Are no voters more scared of spiders? By using the latest technology to tap into the human mind, we may be able to learn if someone will vote for independence before they know themselves, Jack McKeown discovers.
We are clever, rational people. When it comes to the independence referendum the most important decision Scots have made in 300 years we will base our decision on the evidence before us. When we step into the polling booth on September 18 we will have watched the televised debates, listened to the experts thrash it out on the radio and read the opinion of intellectual heavyweights in our nation’s newspapers.
All of that will help us make an informed choice. Or will it?
A new programme suggests our minds may not be our own nearly as much as we think they are. For instance, if you are scared of spiders you are more likely to vote “no”. It sounds crazy but as Dr Rob Johns of the University of Essex explains: “There is a growing body of evidence that links susceptibility to fear to ‘big C’ conservative views.
“People who feel fear more strongly are more likely to think we should have harsher penalties for offenders, are less likely to support progressive policies, and are more upset by deviant behaviour of any kind. When it comes to the referendum, it means they are more likely to vote in favour of the status quo.”
Political scientist Dr Johns, 38, showed 40 referendum voters a photograph of a large spider straddling a person’s face. They were asked to rate how scary they found the picture, on a scale of one to ten. Separately, they were asked how they intended to vote in next month’s referendum.
“‘No’ voters averaged a seven on the fright scale compared to ‘yes’ voters who only averaged a five,” he explains. “We are, as humans, hard-wired to react strongly to our emotions. We use our head and our heart while making decisions, but the heart plays a much larger role than most people realise.”
Dr Johns is one of a range of academics and neuro-scientists who took part in a documentary, Mind Games, to be broadcast on BBC2 Scotland tomorrow night.
Broadcaster Ken MacDonald explores what psychological techniques both campaigns are using to influence how people will make up their minds ahead of the historic vote.
The programme also uses the latest neuro-science techniques to look at people’s brain patterns and determine whether or not they are going to vote for independence.
In one experiment, an undecided voter has a skullcap attached to her head and watches a series of Yes Scotland and Better Together campaign videos while an array of devices measures her reaction.
The results show that she paid more attention to the messages in support of the Union. She also skim-read a fact sheet on the case for independence but spent more time reading statistics in support of Better Together.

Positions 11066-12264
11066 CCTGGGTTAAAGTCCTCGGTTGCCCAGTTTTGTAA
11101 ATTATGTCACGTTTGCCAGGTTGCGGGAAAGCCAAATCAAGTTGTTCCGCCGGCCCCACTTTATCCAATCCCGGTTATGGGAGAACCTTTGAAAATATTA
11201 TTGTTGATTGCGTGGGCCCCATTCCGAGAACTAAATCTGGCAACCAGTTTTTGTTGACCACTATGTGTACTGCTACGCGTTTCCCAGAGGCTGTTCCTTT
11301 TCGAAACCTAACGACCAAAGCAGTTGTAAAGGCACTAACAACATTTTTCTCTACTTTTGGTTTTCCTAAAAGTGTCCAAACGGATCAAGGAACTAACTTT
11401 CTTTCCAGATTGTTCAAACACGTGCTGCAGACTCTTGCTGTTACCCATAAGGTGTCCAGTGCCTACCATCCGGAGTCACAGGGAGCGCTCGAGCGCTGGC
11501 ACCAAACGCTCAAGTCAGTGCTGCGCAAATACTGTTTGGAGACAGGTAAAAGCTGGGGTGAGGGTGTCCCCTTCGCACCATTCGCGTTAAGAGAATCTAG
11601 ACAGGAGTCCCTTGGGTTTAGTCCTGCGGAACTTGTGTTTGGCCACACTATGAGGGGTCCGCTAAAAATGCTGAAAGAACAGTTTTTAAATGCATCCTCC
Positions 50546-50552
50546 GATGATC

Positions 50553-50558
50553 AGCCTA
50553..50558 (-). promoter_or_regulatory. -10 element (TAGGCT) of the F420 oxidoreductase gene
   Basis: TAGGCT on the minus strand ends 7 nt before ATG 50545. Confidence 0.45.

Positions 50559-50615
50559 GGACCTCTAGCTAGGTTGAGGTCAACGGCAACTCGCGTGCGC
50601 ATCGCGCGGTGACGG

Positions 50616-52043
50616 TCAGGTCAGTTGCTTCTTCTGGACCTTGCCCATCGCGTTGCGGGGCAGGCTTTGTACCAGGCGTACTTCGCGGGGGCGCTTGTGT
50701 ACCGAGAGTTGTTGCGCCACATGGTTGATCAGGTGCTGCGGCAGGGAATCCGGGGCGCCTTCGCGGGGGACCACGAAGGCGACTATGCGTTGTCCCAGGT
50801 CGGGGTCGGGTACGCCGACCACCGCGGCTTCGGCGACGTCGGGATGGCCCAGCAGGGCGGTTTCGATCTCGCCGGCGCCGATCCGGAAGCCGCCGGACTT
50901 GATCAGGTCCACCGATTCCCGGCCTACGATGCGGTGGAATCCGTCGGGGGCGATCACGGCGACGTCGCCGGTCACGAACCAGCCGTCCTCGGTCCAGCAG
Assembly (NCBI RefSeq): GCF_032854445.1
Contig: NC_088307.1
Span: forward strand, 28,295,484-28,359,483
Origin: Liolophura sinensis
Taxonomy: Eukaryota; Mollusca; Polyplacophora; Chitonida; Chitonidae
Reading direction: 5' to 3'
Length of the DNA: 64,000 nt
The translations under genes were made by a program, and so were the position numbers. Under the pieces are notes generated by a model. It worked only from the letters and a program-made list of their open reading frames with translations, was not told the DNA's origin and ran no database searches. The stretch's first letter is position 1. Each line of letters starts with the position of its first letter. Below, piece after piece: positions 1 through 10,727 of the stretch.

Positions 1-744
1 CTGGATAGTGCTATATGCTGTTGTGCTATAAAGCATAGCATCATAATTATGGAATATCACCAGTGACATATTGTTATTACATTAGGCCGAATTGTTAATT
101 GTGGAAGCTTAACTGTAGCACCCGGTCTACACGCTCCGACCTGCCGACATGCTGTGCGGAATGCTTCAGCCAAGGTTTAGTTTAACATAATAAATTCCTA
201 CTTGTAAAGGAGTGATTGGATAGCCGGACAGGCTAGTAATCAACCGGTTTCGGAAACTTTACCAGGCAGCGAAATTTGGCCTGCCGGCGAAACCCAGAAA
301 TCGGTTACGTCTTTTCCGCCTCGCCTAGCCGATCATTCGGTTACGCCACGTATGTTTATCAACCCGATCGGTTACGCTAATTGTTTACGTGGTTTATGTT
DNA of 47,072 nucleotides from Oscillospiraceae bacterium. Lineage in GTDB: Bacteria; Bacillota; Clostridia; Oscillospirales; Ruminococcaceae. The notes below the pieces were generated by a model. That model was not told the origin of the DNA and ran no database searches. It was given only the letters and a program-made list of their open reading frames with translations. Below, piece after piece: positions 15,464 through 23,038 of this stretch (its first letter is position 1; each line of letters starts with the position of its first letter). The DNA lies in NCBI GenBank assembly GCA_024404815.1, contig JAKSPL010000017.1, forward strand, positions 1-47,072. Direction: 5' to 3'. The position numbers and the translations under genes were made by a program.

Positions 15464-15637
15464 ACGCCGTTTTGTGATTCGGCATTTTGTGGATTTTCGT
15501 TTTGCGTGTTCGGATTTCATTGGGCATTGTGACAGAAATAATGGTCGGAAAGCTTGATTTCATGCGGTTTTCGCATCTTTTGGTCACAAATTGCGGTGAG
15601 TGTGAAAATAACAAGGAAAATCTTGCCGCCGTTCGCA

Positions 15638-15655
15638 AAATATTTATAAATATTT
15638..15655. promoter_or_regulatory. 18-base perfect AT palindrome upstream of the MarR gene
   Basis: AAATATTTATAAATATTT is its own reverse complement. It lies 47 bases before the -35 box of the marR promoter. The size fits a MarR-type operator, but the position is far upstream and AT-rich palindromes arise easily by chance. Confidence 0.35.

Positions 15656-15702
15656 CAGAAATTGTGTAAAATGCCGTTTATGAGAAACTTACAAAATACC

Juliane Schulz of Mindlab International, which carried out the experiment, said this is an example of confirmation bias.
She says: “Confirmation bias is where you spend more time looking at the side that you support. If you’re subconsciously leaning towards one side or the other, you’re going to look for reasons to support your subconscious feeling. She quite clearly looked at more images supporting the Better Together campaign.”
Professor Laura Cram of Edinburgh University is conducting a range of experiments including MRI scanning to determine what role psychological techniques have in swaying voters.
“Our research has shown that something as small as showing a person a flag while they are being asked a question does change their answers,” she says. “I do think we have a choice but what we’re trying to find out is how strongly these factors influence us. The question ‘do we act rationally’ is not as easy to answer as you think.”
The documentary makers also visit Quebec, which has had not one but two independence referenda, and see the same patterns of fear versus optimism as are currently being played out in the Scottish debate.
Professor James Mitchell at the University of Edinburgh says the Yes campaign has many more troops on the ground, chapping on doors, while the No campaign has the nation’s media in its pocket.
“It’s very much a case of a ground war versus an air war, to an extent that we rarely see in politics,” he says.
Social media has made us used to getting messages in bite size packages. “Have you heard the expression on the internet, tl;dr?,” asks the University of Chicago’s Professor James Fowler. “It means ‘too long, didn’t read.”
He examines the campaign literature on both sides, concluding that the Yes campaign has the much sharper, punchier message.
Leafing through a Better Together booklet, he says: “There are lots of pretty pictures here but there is too much writing and I’m already losing interest.”
He picks up a flyer that states, simply: an Independent Scotland would be the most powerful nation in Europe.
“This one is spectacular,” he reckons. “There’s, what, 10 words there, with a picture showing you have the power in your hand. This might not only change your mind but it might get you to talk about it with friends.”
Mind Games, BBC2 Scotland tomorrow 9pm.